Just 30 years ago the majority of China was rural.
Since then, rapid industrialization and economic growth has completely restructured the relationship between the rural and the urban and has led to a growing income gap, a decline in agricultural production, and a rural exodus.
Tang-dynasty bridge, Taping Village
Historically, this bridge was the most important connection between two neighboring villages. It was also the site of the weekly marketplace. However, the construction of a new highway bypassed the bridge.
This caused a shift in focus from the river as the main infrastructure and commercial centre, to 500 meters away along the new highway where dozens of the new shops have opened up to take advantage of the increased car traffic.
In 2005 one part of the bridge collapsed because of flooding, and the reason for the disrepair of the bridge, was due to the dramatic changes in the dynamics of the village.
The initial idea was to fix the masonry bridge using traditional techniques. However after interviewing the villagers, they concluded that there was no longer the expertise necessary to hand-cut stone for the arch. Instead a team of students from an architecture school came up with a plan to precast concrete blocks in a nearby factory and still lay the arch in the traditional manner.
Local craftsmen and materials. Recycling of materials.
Local craftsmen and materials were used to build the bridge scaffolding and stone-blocks from the collapsed arch were recycled into the cladding of the new bridge.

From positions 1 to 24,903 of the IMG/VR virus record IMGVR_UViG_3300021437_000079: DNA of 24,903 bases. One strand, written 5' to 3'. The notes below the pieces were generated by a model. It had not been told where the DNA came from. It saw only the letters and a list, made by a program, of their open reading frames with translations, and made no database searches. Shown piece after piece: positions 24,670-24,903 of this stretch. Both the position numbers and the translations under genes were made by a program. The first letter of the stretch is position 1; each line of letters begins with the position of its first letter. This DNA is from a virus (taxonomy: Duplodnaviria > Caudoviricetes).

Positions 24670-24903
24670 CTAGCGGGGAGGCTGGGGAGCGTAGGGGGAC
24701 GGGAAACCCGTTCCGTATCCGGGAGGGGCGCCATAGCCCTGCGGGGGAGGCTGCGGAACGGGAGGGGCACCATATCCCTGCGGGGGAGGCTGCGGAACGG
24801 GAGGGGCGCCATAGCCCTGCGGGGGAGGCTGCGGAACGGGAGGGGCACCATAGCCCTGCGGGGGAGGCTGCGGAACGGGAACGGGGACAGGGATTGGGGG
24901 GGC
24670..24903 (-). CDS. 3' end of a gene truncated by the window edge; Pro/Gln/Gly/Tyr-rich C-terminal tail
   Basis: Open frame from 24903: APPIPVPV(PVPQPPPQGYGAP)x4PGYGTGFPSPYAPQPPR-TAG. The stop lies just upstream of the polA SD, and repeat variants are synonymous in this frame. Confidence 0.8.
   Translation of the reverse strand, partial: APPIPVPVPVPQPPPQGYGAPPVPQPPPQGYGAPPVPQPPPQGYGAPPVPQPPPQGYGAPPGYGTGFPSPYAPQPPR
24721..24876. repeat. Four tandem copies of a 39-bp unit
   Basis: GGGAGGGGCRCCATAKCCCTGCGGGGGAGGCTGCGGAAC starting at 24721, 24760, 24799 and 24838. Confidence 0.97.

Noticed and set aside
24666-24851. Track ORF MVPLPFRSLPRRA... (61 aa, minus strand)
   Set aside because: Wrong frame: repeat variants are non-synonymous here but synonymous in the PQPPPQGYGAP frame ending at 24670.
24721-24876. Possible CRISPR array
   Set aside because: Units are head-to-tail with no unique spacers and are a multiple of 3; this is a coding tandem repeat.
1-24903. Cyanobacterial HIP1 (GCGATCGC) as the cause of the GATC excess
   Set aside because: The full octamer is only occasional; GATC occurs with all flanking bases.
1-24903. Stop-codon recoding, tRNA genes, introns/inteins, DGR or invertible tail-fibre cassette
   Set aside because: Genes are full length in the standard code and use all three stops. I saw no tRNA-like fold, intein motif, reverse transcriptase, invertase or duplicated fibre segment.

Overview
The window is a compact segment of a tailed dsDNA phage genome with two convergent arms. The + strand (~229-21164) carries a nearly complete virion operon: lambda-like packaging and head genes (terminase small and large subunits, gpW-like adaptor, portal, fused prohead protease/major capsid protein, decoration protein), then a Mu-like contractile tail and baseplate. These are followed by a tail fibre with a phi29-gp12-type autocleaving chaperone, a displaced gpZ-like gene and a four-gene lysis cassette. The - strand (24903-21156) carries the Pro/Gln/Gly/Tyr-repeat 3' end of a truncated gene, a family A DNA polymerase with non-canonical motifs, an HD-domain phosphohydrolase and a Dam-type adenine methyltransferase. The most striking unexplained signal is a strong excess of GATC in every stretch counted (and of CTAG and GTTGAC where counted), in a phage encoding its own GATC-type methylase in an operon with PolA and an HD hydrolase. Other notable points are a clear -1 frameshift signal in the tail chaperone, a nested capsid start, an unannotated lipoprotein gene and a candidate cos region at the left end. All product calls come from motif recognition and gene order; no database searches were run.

Local businesses. Cost-efficienty
Working with the same local factory they also made these new concrete pavers to program the bridge in different ways. These pavers came in different sizes and had varying sizes of openings. PVC-pipes was a simple and cost-efficient way to create the formwork for the openings.
Introducing green. Organizing a network of collaborations
Rather than hiring contractors, students and villagers worked together to move and position the pavers. The planting was done by sourcing local vegetation directly from the neighboring hillside, and villagers were also eager to donate plants directly from their gardens.
Rural Urban Framework
Rural Urban Framework is the architectural design and research office of Joshua Bolchover and John Lin.
A non-for-profit organisation based at the University of Hong Kong.
Collaborates with charities, NGO’s and governments on alternate models and strategies for rural villages to prioritize public space, community programs, and the environment.